Monthly Archives: April 2009

An ATM machine for books?

Stop the presses, as it were. The Espresso Book Machine “can print and bind books on demand in five minutes, while customers wait,” according to the Guardian. Currently it has access to 500,000 books, but the British bookseller Blackwell’s

hopes to increase this to over a million titles by the end of the summer—the equivalent of 23.6 miles of shelf space, or over 50 bookshops rolled into one. The majority of these books are currently out-of-copyright works, but Blackwell is working with publishers throughout the UK to increase access to in-copyright writings, and says the response has been overwhelmingly positive.

According to maker On Demand Books, the Espresso is “in essence, an ATM for books.”

No word on how U.S. publishers have reacted, but as the Espresso is the brainstorm of American publisher Jason Epstein, my guess is we’ll find out soon. I can imagine brick-and-mortar stores won’t be hopping for joy (according to Douglas A. Mcintyre, the bookseller Borders will be gone by the end of 2009), but Amazon will lap the news up.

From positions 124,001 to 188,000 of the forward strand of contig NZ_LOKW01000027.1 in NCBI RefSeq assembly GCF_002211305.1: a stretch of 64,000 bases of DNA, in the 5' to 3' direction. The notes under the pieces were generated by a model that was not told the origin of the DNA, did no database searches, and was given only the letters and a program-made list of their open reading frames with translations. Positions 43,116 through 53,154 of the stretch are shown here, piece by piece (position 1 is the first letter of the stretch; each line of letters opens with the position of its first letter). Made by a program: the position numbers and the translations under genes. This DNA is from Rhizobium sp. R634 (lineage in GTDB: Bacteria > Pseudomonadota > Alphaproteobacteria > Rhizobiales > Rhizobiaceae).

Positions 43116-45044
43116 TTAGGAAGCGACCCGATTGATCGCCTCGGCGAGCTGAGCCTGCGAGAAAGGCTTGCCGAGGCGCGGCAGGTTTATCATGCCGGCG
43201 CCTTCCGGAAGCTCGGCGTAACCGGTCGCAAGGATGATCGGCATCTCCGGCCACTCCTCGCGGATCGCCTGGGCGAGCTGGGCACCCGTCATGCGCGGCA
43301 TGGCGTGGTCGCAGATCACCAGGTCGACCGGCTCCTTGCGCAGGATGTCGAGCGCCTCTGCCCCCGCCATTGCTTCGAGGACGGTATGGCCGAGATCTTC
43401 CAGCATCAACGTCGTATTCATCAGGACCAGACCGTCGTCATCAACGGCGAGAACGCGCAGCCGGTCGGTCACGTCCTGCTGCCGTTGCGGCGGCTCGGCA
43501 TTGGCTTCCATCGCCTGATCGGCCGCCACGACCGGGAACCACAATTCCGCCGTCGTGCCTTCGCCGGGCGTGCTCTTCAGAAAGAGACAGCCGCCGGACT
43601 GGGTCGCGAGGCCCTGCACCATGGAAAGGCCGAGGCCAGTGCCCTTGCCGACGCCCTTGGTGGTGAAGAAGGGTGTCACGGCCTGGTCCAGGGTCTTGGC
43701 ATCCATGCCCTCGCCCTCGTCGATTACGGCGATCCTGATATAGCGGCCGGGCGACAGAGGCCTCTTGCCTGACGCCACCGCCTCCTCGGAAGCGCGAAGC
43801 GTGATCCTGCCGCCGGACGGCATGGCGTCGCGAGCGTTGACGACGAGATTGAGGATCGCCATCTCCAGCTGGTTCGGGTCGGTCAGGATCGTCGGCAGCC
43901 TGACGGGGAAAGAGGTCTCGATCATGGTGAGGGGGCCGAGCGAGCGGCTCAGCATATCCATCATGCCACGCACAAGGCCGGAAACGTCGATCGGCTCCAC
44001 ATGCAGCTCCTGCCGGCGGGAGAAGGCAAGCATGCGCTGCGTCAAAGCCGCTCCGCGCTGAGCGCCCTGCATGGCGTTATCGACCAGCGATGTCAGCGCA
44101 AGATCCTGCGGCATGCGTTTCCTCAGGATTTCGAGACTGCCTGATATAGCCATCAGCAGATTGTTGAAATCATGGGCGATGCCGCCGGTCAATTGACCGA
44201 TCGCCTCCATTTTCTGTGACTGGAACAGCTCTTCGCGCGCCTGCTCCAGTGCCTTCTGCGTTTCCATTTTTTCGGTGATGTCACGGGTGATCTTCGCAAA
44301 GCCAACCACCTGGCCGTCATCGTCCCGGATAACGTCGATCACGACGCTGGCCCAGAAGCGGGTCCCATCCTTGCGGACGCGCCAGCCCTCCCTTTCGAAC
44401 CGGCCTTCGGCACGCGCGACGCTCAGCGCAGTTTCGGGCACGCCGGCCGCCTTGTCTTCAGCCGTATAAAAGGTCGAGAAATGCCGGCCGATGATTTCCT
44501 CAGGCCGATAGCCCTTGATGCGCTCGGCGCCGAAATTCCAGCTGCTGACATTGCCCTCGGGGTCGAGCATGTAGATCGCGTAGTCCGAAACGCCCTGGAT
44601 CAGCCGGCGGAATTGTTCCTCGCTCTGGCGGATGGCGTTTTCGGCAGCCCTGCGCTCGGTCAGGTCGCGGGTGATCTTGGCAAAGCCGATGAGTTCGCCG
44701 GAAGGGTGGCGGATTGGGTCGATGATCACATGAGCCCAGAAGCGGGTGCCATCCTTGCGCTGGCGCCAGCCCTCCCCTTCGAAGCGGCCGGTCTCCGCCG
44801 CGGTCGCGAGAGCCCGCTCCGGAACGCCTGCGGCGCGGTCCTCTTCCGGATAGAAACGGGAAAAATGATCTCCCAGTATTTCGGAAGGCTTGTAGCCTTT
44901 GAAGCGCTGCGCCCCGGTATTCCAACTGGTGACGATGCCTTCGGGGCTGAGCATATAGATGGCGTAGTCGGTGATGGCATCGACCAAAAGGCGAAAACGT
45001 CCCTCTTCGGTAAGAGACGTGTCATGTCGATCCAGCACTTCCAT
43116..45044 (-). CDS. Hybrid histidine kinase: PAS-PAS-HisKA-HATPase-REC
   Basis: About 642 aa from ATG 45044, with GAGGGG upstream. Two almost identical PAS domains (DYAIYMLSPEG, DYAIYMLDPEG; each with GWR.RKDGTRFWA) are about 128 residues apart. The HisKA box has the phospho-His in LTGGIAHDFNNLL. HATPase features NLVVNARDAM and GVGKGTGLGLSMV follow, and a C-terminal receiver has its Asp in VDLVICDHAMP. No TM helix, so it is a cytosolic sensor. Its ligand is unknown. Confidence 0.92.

On Demand apparently plans to have the machines available at retail outlets in the UK. Is this really going to fly? What if there are 50 people waiting for a book? That would stretch out five-minute quite a bit. Will you have to make an appointment? Perhaps online? In that case, why bother with a retail outlet at all? Why not just order online?

I can envision a warehouse of ever-more efficient Espresso machines churning out the books 24 hours a day, new orders streaming in to be packaged up and mailed out. A warehouse of blank paper and mail clerks. Big-name authors and publishing houses see the writing on the wall and skip the entire traditional print run in favor of on-demand orders. Both eliminating a great deal of waste and leveling the publishing industry. A Netflix of books, if you will. (Meanwhile, the real Netflix is driving big-box rental outfit Blockbuster to bankruptcy.) As Julia at HarperStudio recounts, “I vividly remember an agent I respect sitting in my office a couple of years ago saying “if the Espresso takes off, publishers and editors will be dead men walking.”

Maybe. Or is this yet another business model for Amazon to swoop down on—its acquisition of Lexcycle being the latest?

Of course, if you’re really interested in getting your books quick, fast, and in a hurry (not to mention free if they’re in the public domain), you’d be making the move to e-books. It’s pure speculation on my part, but I imagine if the Espresso machine is widely adopted, a lot of people who might have moved to e-books will stick with print, particularly if “Espresso books” (to coin a phrase) become progressively cheaper. Alternatively, more people might be drawn to e-books, particularly those available with Kindle-like ease. After all, why wait five minutes when you can have a book now?